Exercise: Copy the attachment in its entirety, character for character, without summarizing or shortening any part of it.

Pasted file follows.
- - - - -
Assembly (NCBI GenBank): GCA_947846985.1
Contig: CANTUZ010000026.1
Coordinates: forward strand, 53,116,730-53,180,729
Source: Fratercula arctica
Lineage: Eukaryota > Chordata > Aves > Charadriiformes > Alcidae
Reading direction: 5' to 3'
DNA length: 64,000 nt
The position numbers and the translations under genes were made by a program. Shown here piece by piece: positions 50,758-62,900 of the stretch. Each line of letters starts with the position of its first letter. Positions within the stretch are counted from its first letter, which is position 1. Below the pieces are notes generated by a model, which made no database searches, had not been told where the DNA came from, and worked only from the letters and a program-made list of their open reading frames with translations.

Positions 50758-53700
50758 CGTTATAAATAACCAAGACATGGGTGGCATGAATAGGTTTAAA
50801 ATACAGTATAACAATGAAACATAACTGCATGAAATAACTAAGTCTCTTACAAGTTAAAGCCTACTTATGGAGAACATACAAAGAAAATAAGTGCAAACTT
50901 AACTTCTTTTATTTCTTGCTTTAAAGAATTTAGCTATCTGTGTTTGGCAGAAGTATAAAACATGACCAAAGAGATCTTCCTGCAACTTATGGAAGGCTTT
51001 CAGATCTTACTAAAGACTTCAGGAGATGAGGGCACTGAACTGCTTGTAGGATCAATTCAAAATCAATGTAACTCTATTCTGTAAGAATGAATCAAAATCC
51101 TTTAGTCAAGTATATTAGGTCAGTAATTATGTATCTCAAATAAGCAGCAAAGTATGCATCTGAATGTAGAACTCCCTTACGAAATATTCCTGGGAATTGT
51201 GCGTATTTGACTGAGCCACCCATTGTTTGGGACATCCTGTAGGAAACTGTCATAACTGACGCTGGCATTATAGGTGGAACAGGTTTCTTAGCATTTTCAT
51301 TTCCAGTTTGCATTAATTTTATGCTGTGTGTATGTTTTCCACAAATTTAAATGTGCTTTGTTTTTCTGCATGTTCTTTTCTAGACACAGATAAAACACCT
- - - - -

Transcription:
Assembly (NCBI GenBank): GCA_947846985.1
Contig: CANTUZ010000026.1
Coordinates: forward strand, 53,116,730-53,180,729
Source: Fratercula arctica
Lineage: Eukaryota > Chordata > Aves > Charadriiformes > Alcidae
Reading direction: 5' to 3'
DNA length: 64,000 nt
The position numbers and the translations under genes were made by a program. Shown here piece by piece: positions 50,758-62,900 of the stretch. Each line of letters starts with the position of its first letter. Positions within the stretch are counted from its first letter, which is position 1. Below the pieces are notes generated by a model, which made no database searches, had not been told where the DNA came from, and worked only from the letters and a program-made list of their open reading frames with translations.

Positions 50758-53700
50758 CGTTATAAATAACCAAGACATGGGTGGCATGAATAGGTTTAAA
50801 ATACAGTATAACAATGAAACATAACTGCATGAAATAACTAAGTCTCTTACAAGTTAAAGCCTACTTATGGAGAACATACAAAGAAAATAAGTGCAAACTT
50901 AACTTCTTTTATTTCTTGCTTTAAAGAATTTAGCTATCTGTGTTTGGCAGAAGTATAAAACATGACCAAAGAGATCTTCCTGCAACTTATGGAAGGCTTT
51001 CAGATCTTACTAAAGACTTCAGGAGATGAGGGCACTGAACTGCTTGTAGGATCAATTCAAAATCAATGTAACTCTATTCTGTAAGAATGAATCAAAATCC
51101 TTTAGTCAAGTATATTAGGTCAGTAATTATGTATCTCAAATAAGCAGCAAAGTATGCATCTGAATGTAGAACTCCCTTACGAAATATTCCTGGGAATTGT
51201 GCGTATTTGACTGAGCCACCCATTGTTTGGGACATCCTGTAGGAAACTGTCATAACTGACGCTGGCATTATAGGTGGAACAGGTTTCTTAGCATTTTCAT
51301 TTCCAGTTTGCATTAATTTTATGCTGTGTGTATGTTTTCCACAAATTTAAATGTGCTTTGTTTTTCTGCATGTTCTTTTCTAGACACAGATAAAACACCT